Special Needs Trusts

Special Needs Planning Issues Following Divorce

Divorce can be complicated, frustrating, disappointing, expensive, along with a whole range of other emotions, as anyone who has endured this type of proceeding can attest. As difficult as the issues can be in a divorce proceeding, can you imagine what happens when divorce involves a child with a disability?

We will focus on one case study to illustrate how much more difficult the issues can be when a child with a disability is involved in the marital split, and how important it is to have someone knowledgeable in government benefits and special needs planning issues participate in the proceedings.

The Facts
Consider the following situation: Husband and wife divorce in 1996, when their child, who is disabled, was 4 years old. The husband was ordered to pay approximately $2,800 per month in child support (considered to be about three times an ordinary child support order based upon his assets and income) for the life of the child. While it is unusual to see lifetime child support payments, and the award was larger than is customary, the husband agreed to this primarily because of the guilt he felt around the divorce. He also knew that his daughter was disabled and would require as much help as possible.

Special Planning for Special Needs, Part II

Last week, I introduced you to Special Needs Planning and Special Needs Trusts. This week, I'd like to talk about a very important distinction between the two main types of Special Needs Trusts and why it is critical that you know the difference.

Kinds of Special Needs Trusts

There are basically two types of Special Needs Trusts: 1) "First Party" Special Needs Trusts, and 2) "Third Party" Special Needs Trusts.

A First Party Special Needs Trust (also called a "Self-settled" or "Self-created" Special Needs Trust) is a trust established with assets that belong to the person with disabilities. Typically, these assets come in the form of personal injury settlements or judgments, inheritances, lump sum Social Security payments, or other funds belonging directly to the person with disabilities.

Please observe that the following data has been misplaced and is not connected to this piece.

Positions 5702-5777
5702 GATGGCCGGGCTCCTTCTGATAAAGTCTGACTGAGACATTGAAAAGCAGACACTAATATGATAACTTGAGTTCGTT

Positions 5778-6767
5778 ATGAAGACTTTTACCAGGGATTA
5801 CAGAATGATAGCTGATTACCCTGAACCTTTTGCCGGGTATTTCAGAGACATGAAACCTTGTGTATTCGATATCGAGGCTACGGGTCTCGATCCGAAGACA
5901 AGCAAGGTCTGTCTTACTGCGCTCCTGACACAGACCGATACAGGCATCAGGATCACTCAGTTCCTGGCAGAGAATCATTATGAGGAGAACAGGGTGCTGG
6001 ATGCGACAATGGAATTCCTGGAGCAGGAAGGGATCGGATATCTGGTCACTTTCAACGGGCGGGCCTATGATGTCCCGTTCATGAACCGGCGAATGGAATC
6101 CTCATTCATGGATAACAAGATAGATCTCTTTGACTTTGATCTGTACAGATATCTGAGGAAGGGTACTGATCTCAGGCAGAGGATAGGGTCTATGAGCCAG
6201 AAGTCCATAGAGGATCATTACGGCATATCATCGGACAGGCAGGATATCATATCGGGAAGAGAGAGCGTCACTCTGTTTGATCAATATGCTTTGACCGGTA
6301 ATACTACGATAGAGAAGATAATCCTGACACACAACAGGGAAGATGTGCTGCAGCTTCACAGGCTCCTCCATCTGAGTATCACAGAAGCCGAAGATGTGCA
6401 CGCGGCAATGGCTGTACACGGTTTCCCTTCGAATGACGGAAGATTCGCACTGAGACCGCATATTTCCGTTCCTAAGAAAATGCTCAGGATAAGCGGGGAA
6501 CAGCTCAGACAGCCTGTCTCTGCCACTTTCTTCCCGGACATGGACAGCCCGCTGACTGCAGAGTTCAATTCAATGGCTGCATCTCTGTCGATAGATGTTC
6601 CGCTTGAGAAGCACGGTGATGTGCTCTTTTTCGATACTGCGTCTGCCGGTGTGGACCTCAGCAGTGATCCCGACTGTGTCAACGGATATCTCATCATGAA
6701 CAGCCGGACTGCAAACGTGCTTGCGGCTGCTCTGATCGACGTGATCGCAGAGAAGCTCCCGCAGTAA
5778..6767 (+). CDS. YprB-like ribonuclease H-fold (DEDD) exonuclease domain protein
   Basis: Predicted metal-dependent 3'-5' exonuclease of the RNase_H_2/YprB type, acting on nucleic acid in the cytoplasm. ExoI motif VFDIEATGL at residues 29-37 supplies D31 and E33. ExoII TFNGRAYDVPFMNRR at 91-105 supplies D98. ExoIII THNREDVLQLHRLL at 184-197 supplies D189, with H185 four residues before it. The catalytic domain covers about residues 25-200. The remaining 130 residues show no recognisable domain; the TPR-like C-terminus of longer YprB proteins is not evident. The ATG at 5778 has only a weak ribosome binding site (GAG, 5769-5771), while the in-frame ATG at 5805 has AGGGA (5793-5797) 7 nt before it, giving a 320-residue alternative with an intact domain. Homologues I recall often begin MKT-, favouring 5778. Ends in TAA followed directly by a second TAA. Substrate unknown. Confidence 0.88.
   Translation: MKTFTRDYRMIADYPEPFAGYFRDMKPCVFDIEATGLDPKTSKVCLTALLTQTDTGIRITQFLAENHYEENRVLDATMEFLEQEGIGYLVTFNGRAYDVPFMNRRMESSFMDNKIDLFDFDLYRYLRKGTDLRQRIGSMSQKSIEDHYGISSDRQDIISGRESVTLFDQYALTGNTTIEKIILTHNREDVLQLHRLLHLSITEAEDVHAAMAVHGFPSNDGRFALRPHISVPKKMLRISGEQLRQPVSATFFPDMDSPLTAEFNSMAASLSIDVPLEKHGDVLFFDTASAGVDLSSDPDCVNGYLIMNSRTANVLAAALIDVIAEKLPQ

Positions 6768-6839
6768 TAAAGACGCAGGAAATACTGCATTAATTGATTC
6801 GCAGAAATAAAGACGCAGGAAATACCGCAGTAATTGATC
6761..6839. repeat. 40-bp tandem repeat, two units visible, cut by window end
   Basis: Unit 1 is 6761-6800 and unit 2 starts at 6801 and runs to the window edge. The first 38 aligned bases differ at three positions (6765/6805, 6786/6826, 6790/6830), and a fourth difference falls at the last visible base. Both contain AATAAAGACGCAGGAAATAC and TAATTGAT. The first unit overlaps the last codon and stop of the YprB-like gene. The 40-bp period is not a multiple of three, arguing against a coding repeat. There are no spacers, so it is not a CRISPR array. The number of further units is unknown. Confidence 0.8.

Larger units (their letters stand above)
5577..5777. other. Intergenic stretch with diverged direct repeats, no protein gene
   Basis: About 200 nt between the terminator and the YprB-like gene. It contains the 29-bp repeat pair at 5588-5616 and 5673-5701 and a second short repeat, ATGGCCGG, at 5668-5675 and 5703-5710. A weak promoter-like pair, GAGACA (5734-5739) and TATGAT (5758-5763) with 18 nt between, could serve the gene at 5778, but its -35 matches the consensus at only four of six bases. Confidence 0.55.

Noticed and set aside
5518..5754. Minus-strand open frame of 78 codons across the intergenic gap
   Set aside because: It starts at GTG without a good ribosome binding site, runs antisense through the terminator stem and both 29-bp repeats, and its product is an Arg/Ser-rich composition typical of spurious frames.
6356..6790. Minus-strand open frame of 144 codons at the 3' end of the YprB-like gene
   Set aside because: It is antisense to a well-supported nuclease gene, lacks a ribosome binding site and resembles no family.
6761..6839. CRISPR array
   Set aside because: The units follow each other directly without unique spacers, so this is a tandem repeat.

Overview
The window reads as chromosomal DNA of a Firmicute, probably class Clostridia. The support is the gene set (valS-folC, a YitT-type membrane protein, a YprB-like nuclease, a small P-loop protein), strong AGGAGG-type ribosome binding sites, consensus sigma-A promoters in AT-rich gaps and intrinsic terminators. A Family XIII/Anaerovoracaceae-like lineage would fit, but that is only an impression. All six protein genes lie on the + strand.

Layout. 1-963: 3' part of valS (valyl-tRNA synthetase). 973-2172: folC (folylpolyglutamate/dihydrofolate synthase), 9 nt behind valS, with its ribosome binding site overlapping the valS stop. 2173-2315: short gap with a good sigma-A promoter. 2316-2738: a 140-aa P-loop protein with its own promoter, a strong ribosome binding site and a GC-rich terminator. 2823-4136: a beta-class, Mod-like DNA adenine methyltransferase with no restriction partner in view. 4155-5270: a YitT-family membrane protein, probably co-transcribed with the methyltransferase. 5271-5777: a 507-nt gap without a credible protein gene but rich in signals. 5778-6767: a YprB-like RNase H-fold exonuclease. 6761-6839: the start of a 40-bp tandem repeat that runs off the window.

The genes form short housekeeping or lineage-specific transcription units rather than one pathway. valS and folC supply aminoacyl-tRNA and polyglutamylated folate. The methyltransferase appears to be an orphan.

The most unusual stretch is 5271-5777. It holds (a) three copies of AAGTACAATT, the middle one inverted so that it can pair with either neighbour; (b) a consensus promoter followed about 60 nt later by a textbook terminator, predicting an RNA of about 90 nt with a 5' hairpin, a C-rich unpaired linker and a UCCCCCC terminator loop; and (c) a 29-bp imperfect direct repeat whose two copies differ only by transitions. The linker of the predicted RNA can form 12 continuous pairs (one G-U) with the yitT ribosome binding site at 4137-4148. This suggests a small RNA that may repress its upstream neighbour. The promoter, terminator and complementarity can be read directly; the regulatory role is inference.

Special Planning for Special Needs, Part I

Families who have children with special needs have very little exposure to the legal issues that surround planning for these children. Just as with any type of estate planning, unless we take control and make our own plan that fits our unique family circumstances, the state has its own backup plan for our families. And often, it's not what you would have wanted.

"Who will care for my loved ones when I'm gone?" is something every parent worries about. But for parents of special needs children, this worry can be even more acute.

For families of special needs children, planning for the future involves thinking about a lifetime of care like: where the child will live, if they will have adequate financial resources to support themselves, and who will be involved in their day-to-day care. Answering questions like these requires a comprehensive planning process called Future Care (or Special Needs) Planning.

Special Needs Trusts Can Provide Enhanced Lifestyle

A Special Needs Trust (“SNT”) is a unique legal instrument that can provide a disabled individual supplemental benefits above and beyond those provided by government need-based benefits.

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